Large portions of this novel are very reminiscent of Delany's 'Triton.'  Both novels build an almost perfect future utopia ('Triton' even has the word in the subtitle) and forgo much of a plot to let the protagonist explore that world fully.  Both main characters even have a sex change midway through the novel and spend the second half as a woman.  'Triton,' along with the rest of Delany's work, is complex and difficult and highly entertaining, and there's a reason I haven't reviewed any of his work, Delany is much smarter than I am and I probably couldn't do him justice in a review.  Many other aspects of the novel were picked right from Heinlein himself, not just the style of the novel, a group of people even call themselves 'Heinleiners,' and you can't have a Utopia on the moon without thinking of 'The Moon is a Harsh Mistress.'

I don't really go in for this sort of meandering storyline that Varley lays out here very often.  He's created a world that is truly impressive and interesting enough to wander around in, but I can't help but feel that he needs to put a story into that world that does it justice.  Apparently most of the Eight World books are short stories, and many reviewers feel that form is where Varley's shines. 

Varley's problem is that in the last third of the novel he actually does try to inject a plot into the mix, but one that goes against a lot of what he had been building so far.  Just when the reader starts to wrap their head around what this novel seems to be, an exploration of why a person might be dissatisfied with utopia, Varley changes his tune.  Dismissing the notion that Hildy would be dissatisfied with Utopia all the blame for what has gone wrong gets placed at the feet of the computer who runs the place.  The conceit that the computer would go insane by presenting too many personalities and thus be the driving force behind Hildy's suicide feels like a cop out to me.  The only driving question of the novel for most of the work is why Hildy is trying to kill himself and how he keeps surviving, Varley answered that question by dodging out on the much more interesting questions of why people were wasting that Utopia, and whether or not paradise leads to a stagnation in humanity.  Varley had already borrowed Heinlein's style with the wandering narrative, and taken many aspects of 'Triton,' I felt like he was crafting something that would have been a great novel (just perhaps not to my taste) but just didn't feel comfortable with what it was shaping into.  If he had just stuck with that same track he may have crafted a novel that could have stood alongside those other two works.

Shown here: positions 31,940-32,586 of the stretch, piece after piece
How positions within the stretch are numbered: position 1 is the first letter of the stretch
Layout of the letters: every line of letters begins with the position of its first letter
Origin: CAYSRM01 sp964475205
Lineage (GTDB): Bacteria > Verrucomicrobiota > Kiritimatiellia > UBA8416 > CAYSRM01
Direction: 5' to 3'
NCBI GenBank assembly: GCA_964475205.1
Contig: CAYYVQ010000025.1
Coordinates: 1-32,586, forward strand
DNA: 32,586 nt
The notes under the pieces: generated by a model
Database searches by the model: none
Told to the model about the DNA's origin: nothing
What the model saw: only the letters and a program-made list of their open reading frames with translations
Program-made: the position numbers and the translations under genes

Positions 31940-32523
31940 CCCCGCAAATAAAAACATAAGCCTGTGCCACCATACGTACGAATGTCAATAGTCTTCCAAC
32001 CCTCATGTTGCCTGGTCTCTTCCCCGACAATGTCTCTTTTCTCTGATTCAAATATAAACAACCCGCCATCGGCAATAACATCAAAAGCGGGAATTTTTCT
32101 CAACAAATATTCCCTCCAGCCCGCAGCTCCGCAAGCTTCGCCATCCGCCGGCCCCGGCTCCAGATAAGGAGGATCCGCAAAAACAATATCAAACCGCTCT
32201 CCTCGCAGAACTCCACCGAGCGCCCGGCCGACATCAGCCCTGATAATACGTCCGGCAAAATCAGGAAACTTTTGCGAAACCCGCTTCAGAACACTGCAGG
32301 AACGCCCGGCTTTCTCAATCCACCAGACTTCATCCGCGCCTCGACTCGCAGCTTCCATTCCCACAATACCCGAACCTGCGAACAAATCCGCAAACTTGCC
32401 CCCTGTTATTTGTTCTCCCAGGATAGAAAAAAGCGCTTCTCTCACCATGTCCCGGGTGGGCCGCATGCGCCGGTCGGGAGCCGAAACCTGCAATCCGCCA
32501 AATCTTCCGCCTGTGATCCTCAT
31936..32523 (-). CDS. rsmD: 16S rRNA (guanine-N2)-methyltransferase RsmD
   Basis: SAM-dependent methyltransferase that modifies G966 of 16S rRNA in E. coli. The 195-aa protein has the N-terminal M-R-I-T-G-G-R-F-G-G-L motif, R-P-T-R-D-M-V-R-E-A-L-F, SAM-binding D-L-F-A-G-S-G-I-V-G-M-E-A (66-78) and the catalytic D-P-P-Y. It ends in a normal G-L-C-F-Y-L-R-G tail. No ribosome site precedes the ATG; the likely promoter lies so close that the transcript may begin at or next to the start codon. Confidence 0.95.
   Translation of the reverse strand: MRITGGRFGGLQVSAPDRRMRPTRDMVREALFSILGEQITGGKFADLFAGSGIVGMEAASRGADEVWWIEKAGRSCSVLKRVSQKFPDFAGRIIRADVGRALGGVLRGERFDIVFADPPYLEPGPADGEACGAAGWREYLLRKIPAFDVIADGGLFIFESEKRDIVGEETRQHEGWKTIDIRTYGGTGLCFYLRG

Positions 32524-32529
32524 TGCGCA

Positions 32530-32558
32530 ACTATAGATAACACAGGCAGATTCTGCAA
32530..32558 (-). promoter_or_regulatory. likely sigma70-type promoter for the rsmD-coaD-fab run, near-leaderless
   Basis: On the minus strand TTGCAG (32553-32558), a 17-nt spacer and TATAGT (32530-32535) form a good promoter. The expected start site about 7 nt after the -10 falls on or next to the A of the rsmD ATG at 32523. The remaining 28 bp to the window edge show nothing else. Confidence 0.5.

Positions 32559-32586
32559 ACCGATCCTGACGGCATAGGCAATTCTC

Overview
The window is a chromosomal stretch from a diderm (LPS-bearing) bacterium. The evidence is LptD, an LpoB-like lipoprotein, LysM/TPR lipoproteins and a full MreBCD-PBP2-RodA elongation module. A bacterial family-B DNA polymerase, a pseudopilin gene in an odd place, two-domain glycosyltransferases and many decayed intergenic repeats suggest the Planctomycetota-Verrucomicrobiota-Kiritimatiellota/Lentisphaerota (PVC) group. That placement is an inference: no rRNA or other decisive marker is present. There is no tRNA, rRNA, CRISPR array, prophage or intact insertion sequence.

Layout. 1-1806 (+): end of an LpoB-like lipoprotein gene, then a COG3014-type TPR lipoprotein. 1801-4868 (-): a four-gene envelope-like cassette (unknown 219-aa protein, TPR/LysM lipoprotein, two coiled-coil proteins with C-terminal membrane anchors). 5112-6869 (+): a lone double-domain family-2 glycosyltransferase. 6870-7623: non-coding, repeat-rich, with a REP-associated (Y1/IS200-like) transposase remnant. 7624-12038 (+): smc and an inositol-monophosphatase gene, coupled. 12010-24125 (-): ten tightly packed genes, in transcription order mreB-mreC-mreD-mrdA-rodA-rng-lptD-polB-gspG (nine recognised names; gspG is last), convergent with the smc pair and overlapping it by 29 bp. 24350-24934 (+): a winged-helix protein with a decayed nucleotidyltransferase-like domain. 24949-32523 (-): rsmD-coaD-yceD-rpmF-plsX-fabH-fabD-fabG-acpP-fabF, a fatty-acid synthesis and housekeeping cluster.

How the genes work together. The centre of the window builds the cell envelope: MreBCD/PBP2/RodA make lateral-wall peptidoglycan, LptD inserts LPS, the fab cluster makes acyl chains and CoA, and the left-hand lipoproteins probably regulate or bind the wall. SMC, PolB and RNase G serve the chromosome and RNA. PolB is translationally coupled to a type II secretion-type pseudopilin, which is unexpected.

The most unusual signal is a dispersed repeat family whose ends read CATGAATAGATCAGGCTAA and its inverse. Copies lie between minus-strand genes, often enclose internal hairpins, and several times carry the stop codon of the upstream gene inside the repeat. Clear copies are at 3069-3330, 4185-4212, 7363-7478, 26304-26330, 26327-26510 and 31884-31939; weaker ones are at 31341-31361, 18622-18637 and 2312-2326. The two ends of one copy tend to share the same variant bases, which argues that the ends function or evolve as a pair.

In the end 'Steel Beach' is an entertaining but flawed novel that really makes me want to read more of Varley's short fiction.  Probably best known now for it's opening line (check it out it's pretty funny) and for introducing some modern readers to the sort of exploration of sexuality that had already been going on in SF for some time.  Readers that enjoyed this book, or people who are thinking about it, should probably look at both 'Triton' and 'The Moon is a Harsh Mistress' first, though it's not really fair to compare 'Steel Beach' to two of the most respected SF authors ever it would be best if the reader could notice the respect that Varley pays to these two authors.